The No-Excuses Guide to Meditation — Calm Blog

The No-Excuses Guide to Meditation — Calm Blog

Most meditation teachers, especially the polite and reassuring ones, will tell you there’s no such thing as a badmeditator. Distraction is in our DNA, they say. “We’re all trying to tame our monkey mind.” That’s a nice, welcoming sentiment for fairweather students like me.

It just isn’t a true one.

The reason I’m a bad meditator, as I see it, is because I don’t really meditate. I think about meditation, and I talk about meditation. I even download meditation apps, and give them valuable real estate on my homescreen. But I rarely get around to actually meditating.

That’s not to say I’ve never practiced at all. Every so often, the stars and planets will align, and I’ll find myself in a mindful groove that will last a few weeks, or a few months. I’ll start burning incense. I’ll drink loose leaf herbal tea. I’ll be kinder to others, and myself. 

Then, just as suddenly as I started, I’ll quit.

Wellness practitioners love to talk about all the reasons to start meditating—managing stress, improving focus, boosting creativity. But they don’t often talk about the reasons to stop, and there are plenty—uncomfortable positions, busy schedules, chaotic environments. 

Fortunately, for every good excuse, there is an even better remedy. This guide is for anyone who is serious about starting a daily meditation practice (for real this time) but needs to get out of their own way first. The key, of course, is mindfulness. So, take a deep breath with me.

1 | “I can’t sit comfortably.”

For those of us with poor posture or unusual anatomy (I’m 6’4” with disproportionately long legs) traditional meditation poses can feel more like torture than tranquility. I’ve long used my inflexibility as an excuse to stay away from yoga, but it’s really impacted my meditation practice too.

The most obvious solution is to simply move to a chair, or a couch. After all, you don’t need to be in lotus to meditate. If you’re a romantic like me, then a firm, uplifting meditation cushion may just change your life. Mine is from Tuft & Needle x Calm but there are plenty of options out there.

2 | “I don’t like sitting still.”

I have an office (aka living room) job, which means I spend the majority of my day sitting in front of a computer. I often have a lot of pent up energy when the day is done, and am a pretty fidgety person overall. So, the idea of sitting perfectly still for a silent meditation isn’t always appealing to me.

You wouldn’t know it if you did a Google image search for meditation, but you don’t actually have to sit to meditate. In fact, some of my most powerful and memorable sessions were walking meditations that invited me to take in the sights, smells, and sounds of my neighborhood. (You can also meditate in the morning to set you up for the day!)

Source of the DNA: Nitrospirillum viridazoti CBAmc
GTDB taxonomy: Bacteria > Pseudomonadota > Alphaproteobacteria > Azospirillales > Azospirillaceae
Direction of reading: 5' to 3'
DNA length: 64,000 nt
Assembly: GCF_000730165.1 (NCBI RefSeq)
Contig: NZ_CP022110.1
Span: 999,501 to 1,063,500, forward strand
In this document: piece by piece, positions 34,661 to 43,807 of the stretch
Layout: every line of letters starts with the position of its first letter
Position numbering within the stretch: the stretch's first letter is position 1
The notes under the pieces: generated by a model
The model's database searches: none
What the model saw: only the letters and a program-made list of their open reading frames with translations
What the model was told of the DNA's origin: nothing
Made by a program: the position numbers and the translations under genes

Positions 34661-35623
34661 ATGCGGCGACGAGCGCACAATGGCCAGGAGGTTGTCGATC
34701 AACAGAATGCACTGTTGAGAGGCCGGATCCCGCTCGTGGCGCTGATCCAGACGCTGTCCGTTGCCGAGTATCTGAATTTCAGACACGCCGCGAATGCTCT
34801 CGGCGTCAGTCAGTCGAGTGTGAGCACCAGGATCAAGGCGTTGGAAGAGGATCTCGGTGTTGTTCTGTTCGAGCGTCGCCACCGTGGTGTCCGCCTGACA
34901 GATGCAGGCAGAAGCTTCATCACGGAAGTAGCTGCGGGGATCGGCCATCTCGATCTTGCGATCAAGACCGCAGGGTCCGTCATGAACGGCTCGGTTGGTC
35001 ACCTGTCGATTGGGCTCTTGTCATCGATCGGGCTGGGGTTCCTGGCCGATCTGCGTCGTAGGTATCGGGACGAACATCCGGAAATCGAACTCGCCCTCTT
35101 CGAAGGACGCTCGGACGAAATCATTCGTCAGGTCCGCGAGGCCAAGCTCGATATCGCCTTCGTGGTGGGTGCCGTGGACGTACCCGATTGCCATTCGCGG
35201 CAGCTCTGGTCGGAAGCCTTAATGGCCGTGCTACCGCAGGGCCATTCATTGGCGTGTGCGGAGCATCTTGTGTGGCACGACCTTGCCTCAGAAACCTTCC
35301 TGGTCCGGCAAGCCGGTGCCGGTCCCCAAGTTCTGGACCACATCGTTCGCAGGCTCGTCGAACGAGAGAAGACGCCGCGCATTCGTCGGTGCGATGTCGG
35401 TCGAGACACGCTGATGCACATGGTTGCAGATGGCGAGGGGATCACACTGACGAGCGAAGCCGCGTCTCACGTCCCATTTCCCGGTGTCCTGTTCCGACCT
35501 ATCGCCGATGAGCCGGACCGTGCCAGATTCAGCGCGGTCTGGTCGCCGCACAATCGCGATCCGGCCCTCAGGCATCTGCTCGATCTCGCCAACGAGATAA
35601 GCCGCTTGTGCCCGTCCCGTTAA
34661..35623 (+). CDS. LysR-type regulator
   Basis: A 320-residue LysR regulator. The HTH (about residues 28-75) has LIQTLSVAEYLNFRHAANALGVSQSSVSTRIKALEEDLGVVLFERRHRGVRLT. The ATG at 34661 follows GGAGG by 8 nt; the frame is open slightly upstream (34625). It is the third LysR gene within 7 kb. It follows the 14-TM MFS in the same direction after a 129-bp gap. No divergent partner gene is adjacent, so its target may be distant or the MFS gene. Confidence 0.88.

3 | “I’m too busy to meditate.”

As a childless 30-something who is spending most of his time at home right now, I’m amazed by how little free time I seem to have. Truth be told, I don’t make good use of my mornings or evenings. In any case, I have managed to make myself believe I just don’t have time for mindfulness.

Meditation often conjures up visions of wise mystics in mountain temples, sitting in contemplative silence for hours on end. The reality is that any amount of practice is (much) better than none at all. Even a one minute breathing bubble exercise before bed each night can yield substantial benefits. 

4 | “I always forget to meditate.”

I have executive function issues, which makes it really hard to remember to do things I want to do. I regularly find myself lying in bed at night, remembering that I forgot to meditate again. I also have object permanence issues. If my meditation cushion ends up in a closet, I’ll forget it even exists. 

Fortunately, there are tons of memory tricks you can use to remember to meditate. You can set visual reminders (I keep my meditation cushion where I can’t miss it). You can set app reminders (Mindfulness, Bedtime, Reflection, etc). You can even ‘bundle’ meditation with an existing routine.

5 | “My environment is too loud.”

I live in a big apartment building on a busy street in a bustling neighborhood that is always under construction. It also happens to be New York, the noisiest city in America, and quite possibly the planet. Nothing yanks you out of a meditative state quite like a jackhammer, or a car alarm. 

The obvious move is to invest in a pair of noise cancelling headphones, unless you have tinnitus, like I do (it’s a wonder I’ve ever meditated). The better move is to try a soundscape meditation, which will teach you to observe your surroundings with non-reactivity. 

6 | “My mind is too noisy.”

I am one of those people whose inner voice, for better and worse, never stops talking. My mind is especially active when I am trying to slow it down. It asks, “Am I meditating yet? Am I meditating yet? Am I meditating yet?” with the persistence of an impatient child on a long drive.

This is the cruel irony of meditation—the ones who find it hardest to do are also the ones who need it the most. It’s important to acknowledge that these struggles and annoyances are incredibly common. In fact, they are downright human. So if you can relate, then we’re both in good company.

The good news is that the mind is like a muscle. The more we exercise it, the stronger it becomes. My mind, then, isn’t too noisy to meditate. It’s too noisy not to meditate. 

I’ll try again tomorrow.



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